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I've been exploring the use of custom functions for event handlers. In this stripped down example, I'm trying to get an alert to pop up when the user clicks a button.

But the alert box pops up immediately as the page loads! What am I doing wrong? ( the commented portion does the exact same thing).

If I define the bclick() function like

function bclick(foo, bar){ ... }

The result is also the same.

JS in the header:

<script type="text/javascript">

var bclick = function(foo, bar){alert( foo + "  " + bar + "\n");}

//    $("button").click(bclick("Button","Clicked"));
//    });



Relevant HTML in the body:

<button>Click Me!</button>
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3 Answers 3

up vote 16 down vote accepted

You're evaluating your function before you even pass it.


Here, bclick is called with those arguments, and the result is being passed to the click method. You want to pass it like a normal variable, like this:


The obvious problem with this, though, is the fact that you can't pass in custom arguments.

You could also pass in an anonymous function that calls your function:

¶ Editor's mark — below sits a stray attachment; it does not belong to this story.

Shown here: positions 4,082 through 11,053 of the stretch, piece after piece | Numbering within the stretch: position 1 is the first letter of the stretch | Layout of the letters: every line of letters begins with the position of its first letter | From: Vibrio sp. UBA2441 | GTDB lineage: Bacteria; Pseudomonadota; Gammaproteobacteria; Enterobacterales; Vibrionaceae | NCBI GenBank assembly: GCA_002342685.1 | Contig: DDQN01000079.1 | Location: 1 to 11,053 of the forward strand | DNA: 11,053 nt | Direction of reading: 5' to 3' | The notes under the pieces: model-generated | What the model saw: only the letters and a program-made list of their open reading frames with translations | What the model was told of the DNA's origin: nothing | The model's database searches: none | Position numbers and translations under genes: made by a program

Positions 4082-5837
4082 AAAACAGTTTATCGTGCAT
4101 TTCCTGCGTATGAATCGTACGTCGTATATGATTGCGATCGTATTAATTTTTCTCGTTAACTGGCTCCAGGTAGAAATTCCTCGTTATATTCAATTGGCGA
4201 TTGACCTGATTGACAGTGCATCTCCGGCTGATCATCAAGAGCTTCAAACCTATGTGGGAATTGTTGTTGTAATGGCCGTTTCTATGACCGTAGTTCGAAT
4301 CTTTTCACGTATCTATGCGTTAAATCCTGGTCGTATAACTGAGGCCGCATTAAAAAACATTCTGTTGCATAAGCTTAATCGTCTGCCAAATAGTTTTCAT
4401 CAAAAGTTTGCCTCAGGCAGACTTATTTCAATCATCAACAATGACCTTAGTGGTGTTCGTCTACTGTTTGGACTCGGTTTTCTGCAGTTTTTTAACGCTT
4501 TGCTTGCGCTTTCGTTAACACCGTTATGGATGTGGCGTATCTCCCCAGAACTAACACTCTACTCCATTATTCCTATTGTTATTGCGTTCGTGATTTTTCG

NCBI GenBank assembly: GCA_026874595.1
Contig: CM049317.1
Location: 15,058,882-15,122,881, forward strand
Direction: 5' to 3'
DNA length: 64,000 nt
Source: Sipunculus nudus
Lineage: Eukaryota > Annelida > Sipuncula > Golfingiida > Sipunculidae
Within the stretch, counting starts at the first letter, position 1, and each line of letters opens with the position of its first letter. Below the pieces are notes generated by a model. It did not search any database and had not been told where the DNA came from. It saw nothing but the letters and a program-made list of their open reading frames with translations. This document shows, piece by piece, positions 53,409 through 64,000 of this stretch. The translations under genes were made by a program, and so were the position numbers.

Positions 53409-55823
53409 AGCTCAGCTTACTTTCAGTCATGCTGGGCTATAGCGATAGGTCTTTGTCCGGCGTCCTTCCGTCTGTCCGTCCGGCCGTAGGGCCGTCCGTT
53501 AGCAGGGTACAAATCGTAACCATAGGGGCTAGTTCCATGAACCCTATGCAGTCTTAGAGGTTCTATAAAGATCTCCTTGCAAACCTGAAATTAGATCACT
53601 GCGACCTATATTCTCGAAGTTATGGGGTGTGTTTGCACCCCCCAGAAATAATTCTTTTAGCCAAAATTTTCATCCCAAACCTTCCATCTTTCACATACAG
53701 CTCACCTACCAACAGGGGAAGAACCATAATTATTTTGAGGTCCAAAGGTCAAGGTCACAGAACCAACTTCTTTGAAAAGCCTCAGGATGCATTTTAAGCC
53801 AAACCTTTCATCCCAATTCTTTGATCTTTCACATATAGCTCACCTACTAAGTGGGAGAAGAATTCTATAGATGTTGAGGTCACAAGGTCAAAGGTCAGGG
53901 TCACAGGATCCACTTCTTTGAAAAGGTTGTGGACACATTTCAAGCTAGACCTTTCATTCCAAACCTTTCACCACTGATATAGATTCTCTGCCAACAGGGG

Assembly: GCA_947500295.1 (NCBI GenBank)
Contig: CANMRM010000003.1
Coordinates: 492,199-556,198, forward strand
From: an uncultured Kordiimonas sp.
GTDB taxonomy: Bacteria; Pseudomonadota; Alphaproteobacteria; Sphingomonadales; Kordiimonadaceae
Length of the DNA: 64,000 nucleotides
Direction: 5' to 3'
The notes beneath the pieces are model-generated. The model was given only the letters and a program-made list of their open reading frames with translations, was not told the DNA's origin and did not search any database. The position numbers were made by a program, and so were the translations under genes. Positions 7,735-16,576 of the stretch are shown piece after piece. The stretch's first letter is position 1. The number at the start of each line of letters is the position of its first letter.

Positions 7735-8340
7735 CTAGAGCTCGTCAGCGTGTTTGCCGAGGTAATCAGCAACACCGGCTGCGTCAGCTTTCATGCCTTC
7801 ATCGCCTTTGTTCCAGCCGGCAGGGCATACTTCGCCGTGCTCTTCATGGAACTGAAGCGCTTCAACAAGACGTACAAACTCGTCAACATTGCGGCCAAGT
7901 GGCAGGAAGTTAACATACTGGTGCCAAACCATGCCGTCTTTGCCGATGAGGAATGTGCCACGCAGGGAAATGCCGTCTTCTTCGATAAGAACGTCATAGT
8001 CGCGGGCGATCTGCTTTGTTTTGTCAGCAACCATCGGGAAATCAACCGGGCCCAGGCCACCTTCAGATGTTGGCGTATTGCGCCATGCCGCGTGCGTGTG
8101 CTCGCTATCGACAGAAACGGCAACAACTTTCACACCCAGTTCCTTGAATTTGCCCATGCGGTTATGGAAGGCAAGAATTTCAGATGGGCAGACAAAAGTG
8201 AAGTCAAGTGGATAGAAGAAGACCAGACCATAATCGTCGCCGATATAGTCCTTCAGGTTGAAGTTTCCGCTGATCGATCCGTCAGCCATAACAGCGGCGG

$("button").click(function() { bclick("Button", "Clicked"); });
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You could if you use $("button").click(function(){bclick("Button", "Clicked");}); –  gnarf Jun 4 '09 at 1:42
Oh yeah, duh. Thanks, I fixed it. :) –  Sasha Chedygov Jun 4 '09 at 1:45
This is a trivial example, I know, but this was where I got stuck in something more complicated. Thanks a lot! –  user105090 Jun 4 '09 at 5:09
No problem! :) –  Sasha Chedygov Jun 4 '09 at 5:28
thank you! you saved my keyboard from going into pieces I cannot believe there is such a big difference between $("button").click(bclick); and $("button").click(bclick()); –  matthy Jun 22 '14 at 17:00

If you want to pass arguments when setting up your event handler, another alternative is to return a function.


function bclick(foo, bar) { // called once when the event handler is setup
    return function(e) { // called every time the event is triggered
        // you still have the original `foo` and `bar` in scope,
        // and a new `e` (event object) every time the button is clicked
        console.log(foo, bar, e);
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As musicfreak said. However if you want to be really tricky and use the code you have, then youd just need to add return this at the end of your bclick function.

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Thanks, I'll mess around with both, I'm sure! –  user105090 Jun 4 '09 at 5:11

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